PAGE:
At 11/24/2007 3:11 PM , Anonymous Anonymous said...

Fr Bless.

I have faithfully kept looking for the next installment of the Abandoned Mine. now I understand why it has been so slow. Believe me Fr. I really do understand, having been hospitalized on numerous occasions with a-fib and a-flutter.

Mine stems from an underlying, genetic heart defect. For me the ablation procedure would not be all that helpful, but for many (and may you be among them) it is 75%-85% successful!

While I am on a pretty stiff cocktail of meds, I still do have breakthrough episodes of a-fib.The last episode had an amazing ending.

I did not want to go into the ER, because I knew they would put me on different meds with potentially horrid side effects. So I decided to tough it out. I prayed and hunkered down for the night. By 4:30 AM I was exhausted, felt beat up from the inside, and ready to welcome any chemical that would stop the chaos (bongo drums at least have some rhythm)inside my chest.

In desperation I cried out for the Saints to intercede for me and asked especially for St John Chrysostom' prayers.

Suddenly (within 30 seconds),I was aware of a constant, regular heartbeat. I was so startled that I kept taking my pulse over and over.

The effective, fervent prayer of the righteous man...

Fr. Be assured of my prayers on your behalf and may all the saints intercede for you as well.

Peace,

 
At 11/25/2007 3:44 AM , Anonymous Leon said...

oops.

I forgot my name. I am Leon.

 
At 11/26/2007 8:41 AM , Blogger Fr. Michael Reagan said...

Thanks all! I appreciate the thoughts, prayers, and comments. And the fact that a few folks at least are still checking in.

I am really looking forward to this procedure. The heart rhythm only seems to get worse each day, and I'm having dizzy spells to boot. Yet through it all I am truly grateful to God for the reminder of my mortality and the opportunity to redouble my repentance.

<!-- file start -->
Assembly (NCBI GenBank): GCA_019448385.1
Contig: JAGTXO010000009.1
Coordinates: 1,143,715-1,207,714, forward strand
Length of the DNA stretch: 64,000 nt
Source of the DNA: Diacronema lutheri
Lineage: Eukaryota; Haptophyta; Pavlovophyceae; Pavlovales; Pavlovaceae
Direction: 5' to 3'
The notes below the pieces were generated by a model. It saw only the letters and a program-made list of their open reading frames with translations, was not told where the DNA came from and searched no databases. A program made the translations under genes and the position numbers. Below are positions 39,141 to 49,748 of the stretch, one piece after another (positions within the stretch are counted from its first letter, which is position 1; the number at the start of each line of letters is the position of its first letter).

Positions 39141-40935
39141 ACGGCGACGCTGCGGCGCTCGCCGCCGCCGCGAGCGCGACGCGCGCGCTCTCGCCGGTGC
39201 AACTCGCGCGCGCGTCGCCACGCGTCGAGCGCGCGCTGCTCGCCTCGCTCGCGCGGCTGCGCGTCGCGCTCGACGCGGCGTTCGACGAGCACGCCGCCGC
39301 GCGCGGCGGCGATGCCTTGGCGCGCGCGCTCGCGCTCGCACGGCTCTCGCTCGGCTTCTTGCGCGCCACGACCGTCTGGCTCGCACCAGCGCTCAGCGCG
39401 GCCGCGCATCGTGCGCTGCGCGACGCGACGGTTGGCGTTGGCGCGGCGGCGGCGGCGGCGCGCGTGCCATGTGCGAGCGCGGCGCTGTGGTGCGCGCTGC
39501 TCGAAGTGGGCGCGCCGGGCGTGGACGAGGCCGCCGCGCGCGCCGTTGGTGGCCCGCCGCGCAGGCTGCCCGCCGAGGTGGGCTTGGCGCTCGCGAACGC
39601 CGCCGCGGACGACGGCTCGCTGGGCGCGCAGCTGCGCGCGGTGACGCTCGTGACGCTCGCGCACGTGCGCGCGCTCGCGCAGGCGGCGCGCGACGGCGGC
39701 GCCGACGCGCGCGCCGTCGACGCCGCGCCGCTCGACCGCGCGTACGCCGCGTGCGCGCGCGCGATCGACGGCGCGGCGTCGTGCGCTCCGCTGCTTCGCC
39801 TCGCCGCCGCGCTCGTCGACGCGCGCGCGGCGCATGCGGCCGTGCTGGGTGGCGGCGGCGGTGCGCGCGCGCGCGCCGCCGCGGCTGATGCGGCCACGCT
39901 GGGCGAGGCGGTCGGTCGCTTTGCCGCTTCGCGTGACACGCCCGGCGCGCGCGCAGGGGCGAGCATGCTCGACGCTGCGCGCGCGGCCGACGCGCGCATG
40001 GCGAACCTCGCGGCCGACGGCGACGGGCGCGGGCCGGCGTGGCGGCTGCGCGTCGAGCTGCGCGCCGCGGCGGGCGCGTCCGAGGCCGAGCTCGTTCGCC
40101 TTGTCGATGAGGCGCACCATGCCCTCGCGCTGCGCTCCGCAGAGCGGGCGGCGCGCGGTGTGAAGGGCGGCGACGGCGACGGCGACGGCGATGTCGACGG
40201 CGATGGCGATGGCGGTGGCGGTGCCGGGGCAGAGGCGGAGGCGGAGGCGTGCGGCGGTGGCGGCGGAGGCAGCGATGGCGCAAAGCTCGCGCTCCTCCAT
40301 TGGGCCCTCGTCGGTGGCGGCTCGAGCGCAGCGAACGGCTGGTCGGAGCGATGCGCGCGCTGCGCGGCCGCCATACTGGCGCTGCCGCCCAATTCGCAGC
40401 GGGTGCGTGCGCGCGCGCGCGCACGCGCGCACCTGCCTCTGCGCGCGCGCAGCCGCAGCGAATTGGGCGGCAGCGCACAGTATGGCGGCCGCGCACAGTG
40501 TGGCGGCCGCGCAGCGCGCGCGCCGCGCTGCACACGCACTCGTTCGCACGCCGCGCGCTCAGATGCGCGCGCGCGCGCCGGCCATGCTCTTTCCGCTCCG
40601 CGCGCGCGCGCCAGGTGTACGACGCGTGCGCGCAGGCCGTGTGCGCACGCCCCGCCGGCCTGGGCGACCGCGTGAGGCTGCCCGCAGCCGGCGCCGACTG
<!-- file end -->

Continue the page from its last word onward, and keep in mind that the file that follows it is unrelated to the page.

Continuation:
Glory to God in all things!

 
At 11/26/2007 9:36 AM , Blogger Grace said...

When is your procedure scheduled?

 
At 11/26/2007 12:01 PM , Blogger Fr. Michael Reagan said...

Thanks Grace, I shoulda mentioned that I guess... It is this Thursday, November the 29th. I'll post the results as soon as I can.

 
At 12/03/2007 9:28 PM , Blogger Fr. Michael Reagan said...

Well, I had the ablation 4 days ago and the news seems to be good so far. I have some discomfort and a bit of unusual thumping going on in there, but there is also a normal sinus rhythm for the first time in several months. The doctor tells me it will take up to six weeks for my heart to heal and stabilize, and that I must stay on blood thinners for that time lest I throw a clot and have a stroke. OK, I guess blood thinners aren't so bad compared to a stroke. I am hoping the heart rhythm will stay normal and not revert back to atrial flutter.

Thank you for your prayers, but please say a few more for me if you don't mind.

 
At 12/03/2007 9:34 PM , Blogger Grace said...

Phew! I had been wondering how it went, but I figured that posting blog commments wouldn't be your first priority. Thanks for catching us up.

 
At 12/04/2007 8:14 AM , Anonymous Anonymous said...

Fr.

I am so glad your heart is returning to normal! May it stay that way for "many years."

Peace,

Leon